Investors keen on works of Dakshina Kannada artists

Renuka Phadnis
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‘Expectation', a painting by Jayashri B., that was exhibited in Mangalore.
‘Expectation', a painting by Jayashri B., that was exhibited in Mangalore.

At least five to six artists from Dakshina Kannada district get their paintings sold in metros. Art lovers, hotels and office interiors constitute 30 to 40 per cent of the buyers. The rest are art investors, they say.

Ravi M.R. has sold his paintings in Bangalore and Mumbai. He has sold 250 to 300 paintings, all on the topic of rain, in the last five years. His paintings are priced at Rs.10, 000 to Rs.50, 000.

There are 17 to 18 such investors in Mumbai who keep scouring art exhibitions for promising artworks, says a source. “Investors look for resale value. A painting for Rs.10, 000 now should sell for Rs.50, 000 to 70,000 after 15 years. They are very well-informed about strokes, forms and methods.” They know which are copies, what elements are borrowed, because then, the sales will collapse, he says.

Kandan G., an artist based in Panjimogaru, is getting ready for an exhibition and sale, his first in North India, in Bharat Bhavan, Bhopal.

A self-taught artist, he has sold his paintings on Yoga and meditation, in Muscat, Dubai, Singapore and the US. One of his paintings sold for Rs.40, 000 at an exhibition in Bangalore. He once sold 10 paintings at one exhibition in Muscat.

Fixing the price

Vasant Rao, who said he works from Udupi and Mangalore, has held solo and group shows at the national level. He has found good response to his paintings in Mumbai and Baroda. His paintings have sold at Rs.15, 000 to Rs.55, 000. He said that much research goes into fixing the price of paintings. One is by intuition.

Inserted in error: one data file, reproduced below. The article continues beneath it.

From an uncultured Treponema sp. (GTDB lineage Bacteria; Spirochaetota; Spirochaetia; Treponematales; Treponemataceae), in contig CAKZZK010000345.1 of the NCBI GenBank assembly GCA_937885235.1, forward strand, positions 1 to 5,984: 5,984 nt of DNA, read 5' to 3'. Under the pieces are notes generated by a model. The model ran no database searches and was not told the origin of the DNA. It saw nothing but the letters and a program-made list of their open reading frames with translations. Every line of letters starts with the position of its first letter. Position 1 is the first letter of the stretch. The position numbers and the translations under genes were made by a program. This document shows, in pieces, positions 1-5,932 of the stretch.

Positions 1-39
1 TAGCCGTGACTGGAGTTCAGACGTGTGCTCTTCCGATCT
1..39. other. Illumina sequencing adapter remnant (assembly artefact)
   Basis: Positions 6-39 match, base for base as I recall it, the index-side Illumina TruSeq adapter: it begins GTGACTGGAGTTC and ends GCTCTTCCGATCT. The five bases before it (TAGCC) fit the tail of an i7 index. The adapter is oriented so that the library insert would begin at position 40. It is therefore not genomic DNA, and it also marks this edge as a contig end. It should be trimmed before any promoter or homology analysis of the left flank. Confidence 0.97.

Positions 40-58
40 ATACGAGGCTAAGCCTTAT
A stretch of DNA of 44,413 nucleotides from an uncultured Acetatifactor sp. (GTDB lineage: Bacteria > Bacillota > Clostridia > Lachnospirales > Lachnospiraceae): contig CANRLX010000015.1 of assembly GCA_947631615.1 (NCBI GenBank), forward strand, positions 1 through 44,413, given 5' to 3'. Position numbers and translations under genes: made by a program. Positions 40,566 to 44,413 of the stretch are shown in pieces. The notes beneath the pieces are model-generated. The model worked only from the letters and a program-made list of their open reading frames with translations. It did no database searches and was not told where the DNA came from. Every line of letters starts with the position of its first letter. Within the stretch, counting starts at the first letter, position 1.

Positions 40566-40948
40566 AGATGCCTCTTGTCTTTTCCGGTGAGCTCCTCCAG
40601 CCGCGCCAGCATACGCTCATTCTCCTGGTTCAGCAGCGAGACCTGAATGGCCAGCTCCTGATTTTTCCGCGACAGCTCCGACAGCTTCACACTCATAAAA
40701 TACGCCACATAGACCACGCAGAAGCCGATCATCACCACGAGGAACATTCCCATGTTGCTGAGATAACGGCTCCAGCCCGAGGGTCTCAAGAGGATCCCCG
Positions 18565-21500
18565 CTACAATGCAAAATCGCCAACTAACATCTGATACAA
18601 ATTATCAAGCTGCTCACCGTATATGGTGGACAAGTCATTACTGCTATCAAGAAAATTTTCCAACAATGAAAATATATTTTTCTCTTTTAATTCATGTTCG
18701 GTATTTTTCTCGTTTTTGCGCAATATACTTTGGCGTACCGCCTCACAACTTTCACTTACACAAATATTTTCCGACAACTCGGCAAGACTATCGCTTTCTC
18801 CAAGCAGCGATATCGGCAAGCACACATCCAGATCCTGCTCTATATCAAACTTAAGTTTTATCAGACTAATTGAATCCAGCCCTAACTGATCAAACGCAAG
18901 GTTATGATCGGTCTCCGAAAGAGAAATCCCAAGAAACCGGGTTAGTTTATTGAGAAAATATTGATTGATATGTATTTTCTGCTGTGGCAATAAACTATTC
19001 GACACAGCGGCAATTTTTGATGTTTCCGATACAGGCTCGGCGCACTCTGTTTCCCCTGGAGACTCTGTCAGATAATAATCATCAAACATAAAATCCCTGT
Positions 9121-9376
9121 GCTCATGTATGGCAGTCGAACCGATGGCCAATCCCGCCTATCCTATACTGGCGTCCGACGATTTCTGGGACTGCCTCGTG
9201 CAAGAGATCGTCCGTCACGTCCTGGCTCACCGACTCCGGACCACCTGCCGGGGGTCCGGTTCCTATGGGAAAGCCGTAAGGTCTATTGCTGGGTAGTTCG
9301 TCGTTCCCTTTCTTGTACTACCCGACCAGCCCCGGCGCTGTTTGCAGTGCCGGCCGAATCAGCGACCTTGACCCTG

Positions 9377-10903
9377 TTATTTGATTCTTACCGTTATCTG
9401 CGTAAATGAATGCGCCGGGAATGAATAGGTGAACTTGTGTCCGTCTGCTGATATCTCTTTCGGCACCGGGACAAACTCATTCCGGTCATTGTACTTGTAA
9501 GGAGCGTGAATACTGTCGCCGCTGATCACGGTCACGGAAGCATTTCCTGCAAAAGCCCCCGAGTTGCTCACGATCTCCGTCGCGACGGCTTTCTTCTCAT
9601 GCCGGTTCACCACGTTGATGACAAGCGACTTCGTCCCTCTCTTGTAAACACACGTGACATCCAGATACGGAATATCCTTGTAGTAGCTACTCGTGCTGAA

The artist has worked for the painting and the price depends on the interest of the buyer. It is not easy.

Artists have to ‘live the concept', only then does it reflect in the painting. Especially when painting children or tribal people, one has to observe them carefully and live amongst them, he says.

He, however, does not travel to other cities. He has built a network over the years and knows works entirely through emails and Facebook to sell his art.

But he still takes classes in training and communication to supplement the earnings from painting. “It gives me the scope to experiment (in art),” he says.

Another artist from Dakshina Kannada district said that he had been getting his artwork sold for the last six years including to buyers in Switzerland.

The highest price his painting has been tagged at is for Rs.62, 000. It was a painting of a “kambla” and it sold one and a half years go, he said.

Sources from the region's art world say that Mumbai and Delhi are the hubs for art buyers. “But Bangalore is rising with corporate buyers,” they say.

According to them, a painting priced at Rs.25, 000 in Mangalore will sell for Rs.60, 000 in Bangalore and Rs.1 lakh in Delhi.

However, artists are never able to get directly connected with the buyers.

Art consultants in metros, who are usually gallery curators and owners, have a stranglehold and it is extremely difficult to break into that circuit, they said.




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